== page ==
Chart 21b. Salary by Region - South/Midwest Chart 21c. Salary by Region - Southeast
Chart 21d. Salary by Region - Northeast Chart 21e. Salary in Alaska and Hawaii

Finally, managers and team leads, because of their greater responsibility, also earn more, so you may want to consider that as you plot your career. We can’t discount certifications and job skills. The two go hand-in-hand. MCSEs consistently make more than MCPs, but they also typically have more experience and a bigger set of skills. Part of that comes from the certification process; part certainly comes from time on the job developing a broader and deeper skill set.

Finally, our survey shows that those working with Windows 2000 now, and planning to certify this year, are making more than those who aren’t. For now, we conclude that it’s because the most experienced people are getting assigned to Win2K rollouts. But some analysts have predicted that Win2K skills will be in huge demand if companies deploy the new OS at the predicted rates. Add to that Microsoft’s attempts to raise the MCSE bar for Win2K and you can be assured that Windows 2000 skills will be a valuable rarity, at least for a while.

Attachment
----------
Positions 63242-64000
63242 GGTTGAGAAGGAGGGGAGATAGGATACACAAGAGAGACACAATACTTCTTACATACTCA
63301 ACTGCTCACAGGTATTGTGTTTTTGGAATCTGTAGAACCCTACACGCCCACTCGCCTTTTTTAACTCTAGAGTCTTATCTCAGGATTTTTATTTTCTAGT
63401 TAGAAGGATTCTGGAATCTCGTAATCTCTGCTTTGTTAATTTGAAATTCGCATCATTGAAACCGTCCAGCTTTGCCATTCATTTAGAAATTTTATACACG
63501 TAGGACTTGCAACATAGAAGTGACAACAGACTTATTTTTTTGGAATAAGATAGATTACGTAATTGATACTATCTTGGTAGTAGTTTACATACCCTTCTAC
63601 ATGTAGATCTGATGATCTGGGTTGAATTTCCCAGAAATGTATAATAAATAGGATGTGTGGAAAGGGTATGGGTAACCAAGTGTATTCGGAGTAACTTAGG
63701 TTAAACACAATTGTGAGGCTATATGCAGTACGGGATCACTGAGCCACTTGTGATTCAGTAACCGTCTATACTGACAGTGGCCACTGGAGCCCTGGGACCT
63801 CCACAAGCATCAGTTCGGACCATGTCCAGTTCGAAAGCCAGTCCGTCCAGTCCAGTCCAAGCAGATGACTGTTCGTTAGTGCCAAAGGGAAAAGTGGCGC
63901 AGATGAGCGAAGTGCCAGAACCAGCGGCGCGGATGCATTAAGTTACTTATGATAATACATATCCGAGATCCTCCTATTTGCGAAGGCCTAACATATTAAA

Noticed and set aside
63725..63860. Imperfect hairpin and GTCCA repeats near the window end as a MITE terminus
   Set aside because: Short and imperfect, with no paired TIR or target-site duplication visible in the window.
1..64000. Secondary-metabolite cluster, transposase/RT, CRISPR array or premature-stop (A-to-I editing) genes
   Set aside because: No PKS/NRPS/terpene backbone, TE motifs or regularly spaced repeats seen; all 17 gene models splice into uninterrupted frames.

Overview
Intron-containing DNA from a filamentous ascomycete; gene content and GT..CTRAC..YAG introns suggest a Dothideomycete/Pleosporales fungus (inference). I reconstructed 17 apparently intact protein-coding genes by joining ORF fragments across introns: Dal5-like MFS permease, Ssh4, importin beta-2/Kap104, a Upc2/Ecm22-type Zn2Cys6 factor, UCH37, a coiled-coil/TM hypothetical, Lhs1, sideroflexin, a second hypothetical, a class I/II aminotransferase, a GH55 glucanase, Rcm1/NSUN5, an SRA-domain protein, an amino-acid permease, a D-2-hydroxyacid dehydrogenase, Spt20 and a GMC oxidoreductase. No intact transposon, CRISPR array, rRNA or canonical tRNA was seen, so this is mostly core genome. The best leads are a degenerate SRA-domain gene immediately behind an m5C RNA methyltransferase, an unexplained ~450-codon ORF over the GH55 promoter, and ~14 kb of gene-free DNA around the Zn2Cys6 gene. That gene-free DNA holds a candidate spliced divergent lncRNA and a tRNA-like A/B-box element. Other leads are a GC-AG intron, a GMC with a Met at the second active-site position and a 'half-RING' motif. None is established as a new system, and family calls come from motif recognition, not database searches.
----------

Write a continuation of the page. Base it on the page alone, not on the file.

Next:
Since salaries are affected by many variables, we encourage you to check out other surveys and compare their numbers with ours. Although MCP Magazine conducts the only survey that focuses on the effect of Microsoft certification on pay, you can find a growing number of high-tech salary surveys available these days. When viewing other surveys, check the number of respondents polled (some are too small to be worthwhile) and consider the method by which respondents are selected. Many surveys simply invite any IT professional to visit a Web site and enter salary numbers. In those cases, remember that it’s unlikely that the numbers represent a statistical sampling of the IT workforce.

Like many industry publications, Computerworld keeps a constant eye on IT salaries. To view numbers and articles on pay ranging from CTOs to help desk support, go to www.computerworld.com and click on “IT Resources,” then under the Surveys & Reports header, click on “Annual Salary Survey.”